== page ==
Vacancy Rises For Second Consecutive Quarter
In second quarter 2017, the Downtown Los Angeles office market recorded negative absorption for the third straight quarter. The delivery of one vacant office building contributed to the uptick in vacancy. Leasing volume recorded 850,600 SF. Asking rents continued to climb, recording growth of 0.7% year-over-year. Class A rents slid by 0.3% from last year, as landlords cope with rightsizing and fewer tenants in the market.
Traditional tenants in the finance, insurance and real estate (FIRE) industries continue to dominate the tenant base in the market, although these sectors have seen a fair amount of rightsizing. This, combined with a wave of deliveries in the next year, will put pressure on the market as more space becomes vacant.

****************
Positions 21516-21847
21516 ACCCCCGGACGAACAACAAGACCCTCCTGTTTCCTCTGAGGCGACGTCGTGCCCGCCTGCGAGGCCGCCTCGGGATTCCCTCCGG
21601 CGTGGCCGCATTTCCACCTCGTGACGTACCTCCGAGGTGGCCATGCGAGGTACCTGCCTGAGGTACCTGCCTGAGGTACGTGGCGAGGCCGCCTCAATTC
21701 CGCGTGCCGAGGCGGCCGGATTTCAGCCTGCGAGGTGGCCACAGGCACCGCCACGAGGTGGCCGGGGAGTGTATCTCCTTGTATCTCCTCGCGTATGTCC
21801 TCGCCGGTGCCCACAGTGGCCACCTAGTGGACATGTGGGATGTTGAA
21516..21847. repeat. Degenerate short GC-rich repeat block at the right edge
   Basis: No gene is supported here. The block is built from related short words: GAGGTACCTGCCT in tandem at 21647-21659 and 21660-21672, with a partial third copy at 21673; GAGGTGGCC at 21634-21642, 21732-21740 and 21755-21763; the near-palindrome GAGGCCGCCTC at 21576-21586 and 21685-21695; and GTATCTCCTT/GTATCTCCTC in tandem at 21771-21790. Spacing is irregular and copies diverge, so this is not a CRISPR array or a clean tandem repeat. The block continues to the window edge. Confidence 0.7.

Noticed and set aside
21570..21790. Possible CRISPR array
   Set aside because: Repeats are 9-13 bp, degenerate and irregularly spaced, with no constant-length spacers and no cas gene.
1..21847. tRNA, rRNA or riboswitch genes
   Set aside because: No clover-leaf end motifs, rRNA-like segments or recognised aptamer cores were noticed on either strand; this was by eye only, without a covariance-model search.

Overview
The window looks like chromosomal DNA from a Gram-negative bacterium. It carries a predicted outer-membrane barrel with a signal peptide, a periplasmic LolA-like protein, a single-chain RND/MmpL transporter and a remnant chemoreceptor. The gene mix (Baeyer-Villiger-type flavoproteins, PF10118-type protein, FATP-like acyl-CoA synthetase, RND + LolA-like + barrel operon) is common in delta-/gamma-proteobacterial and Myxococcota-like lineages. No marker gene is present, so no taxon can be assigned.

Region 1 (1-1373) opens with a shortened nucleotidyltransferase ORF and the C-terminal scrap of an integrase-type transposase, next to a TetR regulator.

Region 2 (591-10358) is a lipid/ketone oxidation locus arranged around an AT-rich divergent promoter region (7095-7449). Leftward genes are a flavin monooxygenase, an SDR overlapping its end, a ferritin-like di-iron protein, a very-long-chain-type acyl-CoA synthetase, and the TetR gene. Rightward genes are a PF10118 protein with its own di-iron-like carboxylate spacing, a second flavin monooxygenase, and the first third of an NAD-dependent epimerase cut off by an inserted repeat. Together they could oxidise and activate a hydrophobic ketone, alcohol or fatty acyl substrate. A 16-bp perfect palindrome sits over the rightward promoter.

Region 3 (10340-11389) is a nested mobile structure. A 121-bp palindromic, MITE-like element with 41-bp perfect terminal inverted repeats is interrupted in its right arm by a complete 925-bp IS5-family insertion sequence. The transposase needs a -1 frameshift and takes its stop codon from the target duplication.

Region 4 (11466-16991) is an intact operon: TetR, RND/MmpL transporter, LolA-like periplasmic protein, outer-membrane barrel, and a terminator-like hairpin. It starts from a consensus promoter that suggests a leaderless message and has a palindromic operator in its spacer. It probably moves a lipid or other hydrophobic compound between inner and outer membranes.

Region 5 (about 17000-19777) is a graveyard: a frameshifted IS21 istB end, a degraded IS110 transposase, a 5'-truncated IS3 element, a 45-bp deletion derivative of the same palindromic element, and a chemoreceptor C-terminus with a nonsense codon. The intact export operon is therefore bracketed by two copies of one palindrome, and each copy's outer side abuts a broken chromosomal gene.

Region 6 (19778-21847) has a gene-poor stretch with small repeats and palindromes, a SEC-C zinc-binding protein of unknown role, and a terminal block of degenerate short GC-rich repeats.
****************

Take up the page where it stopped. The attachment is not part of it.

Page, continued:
The overall vacancy rate rose for the second consecutive quarter, recording at 20.4%, up from 19.8%.
Net absorption improved from last quarter’s total of -157,200 square feet (SF), but still ended negative at -97,300 SF.
The overall asking rental rate climbed by $0.19 to $38.70 per square foot (PSF) Full Service Gross (FSG), marking a 0.7% increase since the second quarter of 2016.
The Financial District and Bunker Hill drove leasing velocity for the quarter, accounting for 90% of all transaction activity.
Investors were active for the quarter. 300 S. Grand Ave. traded to a JV of Rising Realty Partners and Colony Northstar for approximately $465.0 million ($448 PSF)..
Downtown Los Angeles market vacancy is expected to rise. Continued rightsizing and the delivery of speculative office space both in and on the fringe of the CBD will potentially outweigh interest from out of market tenants. Despite Class A rents retreating this quarter, asking rental rates will remain stable as landlords and investors exercise cautious optimism about the local economy and real estate fundamentals. Investment activity will gain momentum through the end of 2017 as a few properties remain on the market.